By allowing ads to appear on this site, you support the local businesses who, in turn, support great journalism.
ECSO catches up to meth suspect
1217 Sharon Jenkins
Sharon Jenkins

A Guyton woman who has been on the Effingham County Sheriff’s Office radar for “three or four years” was arrested Thursday on charges of making and distributing methamphetamine.

Sharon Jenkins was arrested after investigators found six “one-pot” methamphetamine labs, pseudoephedrine and other ingredients to manufacture meth in her Guyton home, according to ECSO.

“She’s been popping up on our radar between three and four years,” said ECSO spokesman Detective David Ehsanipoor. “Her name has popped up in meth dealers’ cell phones in other investigations.”

Jenkins was caught after local stores’ logs showed her buying a large amount of cold medicine. The decongestant pseudoephedrine is a key ingredient in methamphetamine.

The ECSO’s routine checks of local pseudoephedrine logs “leads us to a lot of our meth labs,” according to Ehsanipoor.

“I guess sometimes they think they can get around it,” he said of offenders. “For example, they might purchase it at Walgreen’s today, CVS tomorrow and Kroger the next day, but we work with all the pharmacies and have a big database.”

Jenkins works in Rincon Elementary School’s lunchroom. However, Ehsanipoor downplayed the significance of arresting someone who is around children every day.

“It doesn’t matter who you are or what kind of job you do,” he said. “If you’re involved in drug activity, especially something as serious as meth, we’re going to handle it the same.”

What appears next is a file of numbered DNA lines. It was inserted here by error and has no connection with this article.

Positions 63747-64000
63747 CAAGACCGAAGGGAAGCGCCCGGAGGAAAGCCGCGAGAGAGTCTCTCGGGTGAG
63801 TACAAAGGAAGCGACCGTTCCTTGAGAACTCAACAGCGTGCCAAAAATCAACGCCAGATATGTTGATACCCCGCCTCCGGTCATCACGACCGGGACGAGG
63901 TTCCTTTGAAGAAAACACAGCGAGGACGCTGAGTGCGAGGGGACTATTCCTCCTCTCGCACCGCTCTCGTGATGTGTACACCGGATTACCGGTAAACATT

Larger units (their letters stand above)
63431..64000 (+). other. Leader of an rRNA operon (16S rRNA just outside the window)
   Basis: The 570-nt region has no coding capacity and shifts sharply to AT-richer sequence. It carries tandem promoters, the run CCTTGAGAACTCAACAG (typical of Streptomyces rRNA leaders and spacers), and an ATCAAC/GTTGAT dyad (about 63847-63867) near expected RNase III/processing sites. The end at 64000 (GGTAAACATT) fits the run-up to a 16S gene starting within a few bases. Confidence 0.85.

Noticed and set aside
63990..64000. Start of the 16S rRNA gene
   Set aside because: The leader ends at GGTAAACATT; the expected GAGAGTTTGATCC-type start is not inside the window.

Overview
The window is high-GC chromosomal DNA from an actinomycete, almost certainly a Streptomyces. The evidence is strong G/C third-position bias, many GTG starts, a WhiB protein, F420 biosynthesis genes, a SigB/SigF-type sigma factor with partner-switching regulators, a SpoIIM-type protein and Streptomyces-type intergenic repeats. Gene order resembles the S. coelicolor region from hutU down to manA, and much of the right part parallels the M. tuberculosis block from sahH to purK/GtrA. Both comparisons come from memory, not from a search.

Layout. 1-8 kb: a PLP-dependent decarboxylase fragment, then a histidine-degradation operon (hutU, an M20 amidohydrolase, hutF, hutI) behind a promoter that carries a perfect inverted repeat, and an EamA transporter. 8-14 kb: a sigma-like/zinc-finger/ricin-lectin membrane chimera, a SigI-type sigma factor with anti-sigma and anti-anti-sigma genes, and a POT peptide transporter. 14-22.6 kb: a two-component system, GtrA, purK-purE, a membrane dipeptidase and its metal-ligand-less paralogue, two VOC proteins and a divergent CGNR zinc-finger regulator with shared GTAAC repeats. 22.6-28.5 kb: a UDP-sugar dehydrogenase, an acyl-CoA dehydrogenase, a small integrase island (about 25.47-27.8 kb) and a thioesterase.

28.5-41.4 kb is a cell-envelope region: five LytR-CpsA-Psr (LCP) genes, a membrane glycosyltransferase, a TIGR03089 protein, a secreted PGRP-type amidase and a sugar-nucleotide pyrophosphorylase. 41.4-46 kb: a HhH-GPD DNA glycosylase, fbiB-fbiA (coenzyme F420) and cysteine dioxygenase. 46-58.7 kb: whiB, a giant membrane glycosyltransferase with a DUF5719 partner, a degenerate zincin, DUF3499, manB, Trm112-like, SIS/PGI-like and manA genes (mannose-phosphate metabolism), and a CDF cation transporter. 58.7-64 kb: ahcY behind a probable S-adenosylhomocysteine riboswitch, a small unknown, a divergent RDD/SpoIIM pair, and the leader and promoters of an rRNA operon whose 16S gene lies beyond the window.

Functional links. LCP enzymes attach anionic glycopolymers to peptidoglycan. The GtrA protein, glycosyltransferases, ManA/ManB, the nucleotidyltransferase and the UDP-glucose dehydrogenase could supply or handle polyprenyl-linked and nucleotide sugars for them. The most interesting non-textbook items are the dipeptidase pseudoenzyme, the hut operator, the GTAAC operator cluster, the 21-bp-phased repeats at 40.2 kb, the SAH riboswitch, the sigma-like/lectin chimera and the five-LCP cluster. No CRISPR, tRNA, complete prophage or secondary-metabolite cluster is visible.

Dismissing a school system employee requires termination/resignation paperwork to be submitted to the Effingham County Board of Education, and “no official action (regarding Jenkins) has taken place at this time,” said Superintendent Randy Shearouse. All school district employees undergo a criminal background check prior to being hired, he added.

“The safety of our children is paramount,” Shearouse said. “We want to make sure our children are protected.”

Disciplinary action against school system employees “depends on the circumstances,” according to Shearouse. Jenkins is essentially now on indefinite leave from RES.

“A person charged like this would not be allowed to keep working,” Shearouse said. “They wouldn’t be at school until things can be sorted out.”

Jenkins faces a variety of meth-related charges, including possession and distribution of the drug, and a charge of possession of a firearm for the commission of a crime.